Opinion: Thailand’s Fragile Democracy Faces Another Reckoning after Prime Minister Vote

Move Forward Party leader and former prime ministerial candidate Pita Limjaroenrat addresses a crowd during a rally on Jomtien Beach in Pattaya on July 22, 2023. (Photo by Jack TAYLOR / AFP)

The recent rejection of Pita Limjaroenrat's re-nomination for prime minister by the Thai parliament in the second round of voting represents a serious setback for the country's fragile democracy.

Pita’s Move Forward Party emerged from the May elections with the most seats, demonstrating a clear progressive mandate from voters ready for change after years of military rule.

However, the complex rules governing the National Assembly, including the junta-appointed Senate, have once again thwarted the will of the voters.

While the procedural grounds cited for blocking Pita's re-nomination after an initial failed vote may be technically correct, the spirit behind the regulations can be seen as undemocratic.

The Senate was handpicked by the previous military government and leans heavily conservative, while the Constitutional Court has shown a pattern of judicial overreach in political matters.

As Members of Parliament were debating the possibility of Pita’s renomination, the Constitutional Court had decided to suspend Pita Limjaroenrat's eligibility to serve in parliament due to media shareholdings.

This comes after a complaint was filed by the Election Commission against the Move Forward Party leader accusing him of violating election laws for allegedly holding shares in a media company. Previously, Pita has denied he broke election rules and previously accused the Election Commission of rushing the case to court.

Pita accepts his suspension as MP gracefully but sees it as an anti-democratic move by entrenched powers. He hopes parliament will continue the pro-democracy fight through lawful means.

After lengthy debates among MPs, the parliament rejected the request to renominate Pita by a vote of 394 to 312. This effectively made Pita's attempt to become Thailand's 30th prime minister obsolete.

Together, these political arrangements present roadblocks at every turn for the broad pro-democracy coalition that now controls a majority in the lower house. By the end of the second round of voting, Thailand once again witnessed an struggle for democratic reforms.

The eight-party alliance led by Pheu Thai and Move Forward must regroup and strategize carefully before nominating a new candidate for prime minister. They cannot afford any missteps, as parliamentary rules prohibit a nominee from standing more than once. However, the coalition should not sacrifice its principles or policy agenda to appease the Senate and court. Doing so would betray the mandate given by the coalition’s supporters.

Nevertheless, it is noteworthy that Pheu Thai could abandon its coalition with Move Forward as they are looking to breeze past the institutional obstacles gain trust and support from the Senate by not affiliating with sensitive structural reforms proposed by Move Forward.

Despite the possibility of a breakup between the two most-voted parties, it is almost certain that Pheu Thai will have to think carefully on whom they should nominate next as Prime Minister candidate.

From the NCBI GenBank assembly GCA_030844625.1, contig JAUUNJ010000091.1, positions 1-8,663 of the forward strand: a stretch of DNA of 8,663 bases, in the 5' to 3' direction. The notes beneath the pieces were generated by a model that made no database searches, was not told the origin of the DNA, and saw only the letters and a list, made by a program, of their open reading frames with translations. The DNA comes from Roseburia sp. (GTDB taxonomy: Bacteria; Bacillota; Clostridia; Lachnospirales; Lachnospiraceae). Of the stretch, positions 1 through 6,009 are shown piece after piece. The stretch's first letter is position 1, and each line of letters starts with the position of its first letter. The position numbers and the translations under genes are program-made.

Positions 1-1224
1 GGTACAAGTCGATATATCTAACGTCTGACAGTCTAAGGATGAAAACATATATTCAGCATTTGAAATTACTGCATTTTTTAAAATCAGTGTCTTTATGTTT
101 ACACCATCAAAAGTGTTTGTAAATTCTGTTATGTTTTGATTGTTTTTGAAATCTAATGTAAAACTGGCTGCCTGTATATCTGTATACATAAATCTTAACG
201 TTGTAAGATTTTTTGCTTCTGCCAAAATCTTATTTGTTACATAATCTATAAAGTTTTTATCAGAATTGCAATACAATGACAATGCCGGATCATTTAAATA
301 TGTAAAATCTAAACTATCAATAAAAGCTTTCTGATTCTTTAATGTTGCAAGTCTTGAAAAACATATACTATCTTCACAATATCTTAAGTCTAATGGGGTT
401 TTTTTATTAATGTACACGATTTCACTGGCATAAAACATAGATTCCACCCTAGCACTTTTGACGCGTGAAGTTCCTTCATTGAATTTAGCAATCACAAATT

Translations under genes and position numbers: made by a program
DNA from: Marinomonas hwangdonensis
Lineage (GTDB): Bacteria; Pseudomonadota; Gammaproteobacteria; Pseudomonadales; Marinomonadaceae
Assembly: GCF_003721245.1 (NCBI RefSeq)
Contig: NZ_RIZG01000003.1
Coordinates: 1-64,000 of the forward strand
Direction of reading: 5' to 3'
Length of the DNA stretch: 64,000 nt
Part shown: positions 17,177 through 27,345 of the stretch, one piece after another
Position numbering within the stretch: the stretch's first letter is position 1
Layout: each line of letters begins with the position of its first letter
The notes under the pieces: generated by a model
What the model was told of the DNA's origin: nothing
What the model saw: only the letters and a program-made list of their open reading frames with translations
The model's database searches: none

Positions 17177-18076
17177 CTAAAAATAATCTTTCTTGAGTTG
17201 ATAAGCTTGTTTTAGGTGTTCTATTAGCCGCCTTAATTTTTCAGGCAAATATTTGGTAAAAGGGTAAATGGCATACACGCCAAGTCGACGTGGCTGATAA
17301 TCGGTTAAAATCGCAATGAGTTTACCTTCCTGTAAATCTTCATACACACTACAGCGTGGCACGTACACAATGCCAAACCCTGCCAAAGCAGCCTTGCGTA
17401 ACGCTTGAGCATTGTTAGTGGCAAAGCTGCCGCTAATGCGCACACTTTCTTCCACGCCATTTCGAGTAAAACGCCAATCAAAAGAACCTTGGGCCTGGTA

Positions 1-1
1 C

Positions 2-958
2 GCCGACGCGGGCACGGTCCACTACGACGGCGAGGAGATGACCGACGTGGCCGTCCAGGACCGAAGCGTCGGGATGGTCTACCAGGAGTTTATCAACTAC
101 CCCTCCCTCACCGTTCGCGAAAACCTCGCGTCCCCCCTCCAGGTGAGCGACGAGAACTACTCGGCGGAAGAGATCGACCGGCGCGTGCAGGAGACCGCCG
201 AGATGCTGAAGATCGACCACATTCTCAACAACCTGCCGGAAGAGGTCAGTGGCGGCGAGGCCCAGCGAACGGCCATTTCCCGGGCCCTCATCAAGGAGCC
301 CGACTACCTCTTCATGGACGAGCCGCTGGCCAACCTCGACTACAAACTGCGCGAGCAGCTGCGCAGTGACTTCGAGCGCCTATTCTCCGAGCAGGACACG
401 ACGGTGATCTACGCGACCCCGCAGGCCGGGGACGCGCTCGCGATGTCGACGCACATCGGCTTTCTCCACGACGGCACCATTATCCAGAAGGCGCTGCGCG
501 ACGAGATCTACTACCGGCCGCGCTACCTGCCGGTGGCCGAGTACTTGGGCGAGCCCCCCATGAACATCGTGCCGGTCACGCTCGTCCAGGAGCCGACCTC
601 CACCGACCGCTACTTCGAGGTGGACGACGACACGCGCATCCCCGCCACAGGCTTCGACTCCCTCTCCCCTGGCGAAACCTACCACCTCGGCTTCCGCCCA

Pheu Thai's 3 candidates - Srettha Thavisin, Paetongtarn Shinawatra, Chaikasem Nitisiri - are to be considered for the next prime minister nomination. Paetongtarn told the press that the party may nominate Srettha.

Regardless of who will be nominated, Pheu Thai will face difficulties ahead in its bid to form a government with its current eight-party coalition as Bhumjaithai will not join a Pheu Thai-led coalition if the Move Forward Party is included, according to party leader Anutin Charnvirakul.

Considering that Bhumjaithai retains a sizable number of seats just behind Move Forward and Pheu Thai, we also can't completely rule out the chance that Anutin forms a new alliance to go up against the current coalition.

Thailand has endured a long period of a military-led government under General Prayuth, and many people were hopeful to see meaningful changes after the May elections.

The latest actions by the Senate and court prove the old order is fighting hard to cling to power. The establishment, which consists of the monarchy, the military and the bureaucracy, views itself as the guardian of the nation and the protector of the monarchy, which it considers to be the source of legitimacy and stability in Thailand.

The establishment fears that Pita's democratic and social reforms would undermine its power and privilege, as well as erode the traditional values and culture of Thailand.

Ultimately, the Thai people's call for transparent democracy, social changes, and equal justice cannot be suppressed forever. Pro-democracy protesters have returned to the streets in response to the setbacks in parliament.

Their numbers will only grow if the will of the voters continues to be denied. The time has come for Thailand's institutions to consider the voice of the people, or risk unwanted social unrest and instability.

Long Sovitou is a Junior Research Fellow at the Center for Southeast Asian Studies (CSEAS), Institute for International Studies and Public Policy. The opinions expressed are those of the author and do not represent the views of his affiliations.

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